The code here is pretty straightforward. We use the SpreadsheetApp global object to get the Spreadsheet object. Then we retrieve the data from the sheet. The method, getDataRange(), returns a Range object that is the dimensions of the data present. We could use other methods, such as getActiveRange(), to return the data. This method returns a Range of cells that are currently active, which would be the cells the user has selected, i.e. highlighted.

Since we have not written the code for sending emails, we use the Logger global object to log the recipient’s name and email address from the sheet. Once you run the script, you can press Ctrl+Enter to make the log window appear to see our log messages. We can utilize the built-in functionality of the editor to run scripts. To do this we can click the Select function button and choose sendEmails and click the Run button. We can also run the code by selecting Run > sendEmails. We can even debug our code. You can set breakpoints by simply clicking in the line number section, and red dot will appear indicating the line has a breakpoint.

One other note when you run your script for the first time, a dialog box will appear informing you that the script requires authorization to run. Click Continue to move the next dialog box. This box will request authorization for the Google services being utilized in your script. For example, you will need to give authorization to view and manage your spreadsheets in Google Drive and view and manage your mail for this script. Click Accept to continue.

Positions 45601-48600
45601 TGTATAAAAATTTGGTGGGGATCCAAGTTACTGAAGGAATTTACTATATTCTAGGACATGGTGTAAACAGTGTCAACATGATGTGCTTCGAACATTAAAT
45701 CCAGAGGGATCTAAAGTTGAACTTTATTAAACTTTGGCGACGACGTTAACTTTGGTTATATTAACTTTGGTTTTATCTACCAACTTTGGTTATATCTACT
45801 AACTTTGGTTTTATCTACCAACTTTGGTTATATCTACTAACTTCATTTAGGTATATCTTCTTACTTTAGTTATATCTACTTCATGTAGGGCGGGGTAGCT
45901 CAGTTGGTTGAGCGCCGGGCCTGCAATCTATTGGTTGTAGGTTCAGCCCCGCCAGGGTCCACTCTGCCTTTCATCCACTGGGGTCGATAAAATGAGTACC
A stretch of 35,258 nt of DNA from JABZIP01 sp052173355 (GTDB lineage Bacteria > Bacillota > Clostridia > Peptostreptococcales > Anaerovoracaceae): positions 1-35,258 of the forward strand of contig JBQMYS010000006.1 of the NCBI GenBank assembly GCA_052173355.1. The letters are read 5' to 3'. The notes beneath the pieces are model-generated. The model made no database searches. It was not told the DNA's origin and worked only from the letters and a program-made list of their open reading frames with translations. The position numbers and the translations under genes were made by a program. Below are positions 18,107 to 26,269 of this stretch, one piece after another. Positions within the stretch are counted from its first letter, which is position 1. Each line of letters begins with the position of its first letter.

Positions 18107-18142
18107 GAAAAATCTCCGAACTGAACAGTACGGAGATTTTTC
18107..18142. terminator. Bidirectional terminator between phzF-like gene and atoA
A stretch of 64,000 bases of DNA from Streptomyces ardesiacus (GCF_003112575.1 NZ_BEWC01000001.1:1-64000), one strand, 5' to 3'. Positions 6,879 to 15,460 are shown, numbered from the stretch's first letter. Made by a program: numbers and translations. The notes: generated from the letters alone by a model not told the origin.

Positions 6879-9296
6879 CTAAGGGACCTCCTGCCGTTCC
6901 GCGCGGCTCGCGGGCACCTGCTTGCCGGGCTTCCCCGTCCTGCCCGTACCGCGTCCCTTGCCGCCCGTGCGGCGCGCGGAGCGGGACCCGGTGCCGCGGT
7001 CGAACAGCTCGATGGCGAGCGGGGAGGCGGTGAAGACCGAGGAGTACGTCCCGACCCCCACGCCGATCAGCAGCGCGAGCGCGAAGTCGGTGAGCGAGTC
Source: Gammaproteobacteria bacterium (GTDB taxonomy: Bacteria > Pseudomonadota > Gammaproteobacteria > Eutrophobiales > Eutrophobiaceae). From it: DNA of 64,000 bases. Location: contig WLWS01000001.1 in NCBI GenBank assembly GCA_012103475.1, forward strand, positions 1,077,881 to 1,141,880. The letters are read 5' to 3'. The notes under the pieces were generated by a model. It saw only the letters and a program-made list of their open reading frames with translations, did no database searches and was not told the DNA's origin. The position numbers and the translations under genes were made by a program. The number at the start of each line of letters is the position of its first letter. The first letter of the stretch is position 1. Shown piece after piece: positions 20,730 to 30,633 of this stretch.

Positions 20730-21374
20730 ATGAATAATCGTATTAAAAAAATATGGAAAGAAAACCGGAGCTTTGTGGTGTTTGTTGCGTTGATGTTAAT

We will now create the code to send an email to our recipients by using the Mail service.

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function sendEmails() {

var sheet = SpreadsheetApp.getActiveSheet();

var data = sheet.getDataRange().getValues();

for (var i = 1; i < data.length; i++) {

Logger.log('Name: ' + data[i][0]);

Logger.log('Email: ' + data[i][1]);

GmailApp.sendEmail(data[i][1], "Hello World",

"Dear " + data[i][0] + ",\nI am reaching out to you to say, hi.",

{name:"Milo"});

}

}

By using the GmailApp global object, we can use sendEmail() to send emails. We just provide the necessary arguments: recipient, subject, body, and options. Options is a JavaScript object that has advanced parameters such as attachment, bcc, from, name, and noReply. Since we are using our Google account to write the script, the email will come from us as well.

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If for some reason we want to send emails on regular basis from our script and torment these people, Google Apps Script has the ability to do this through triggers. You can access triggers through the icon that looks like a clock.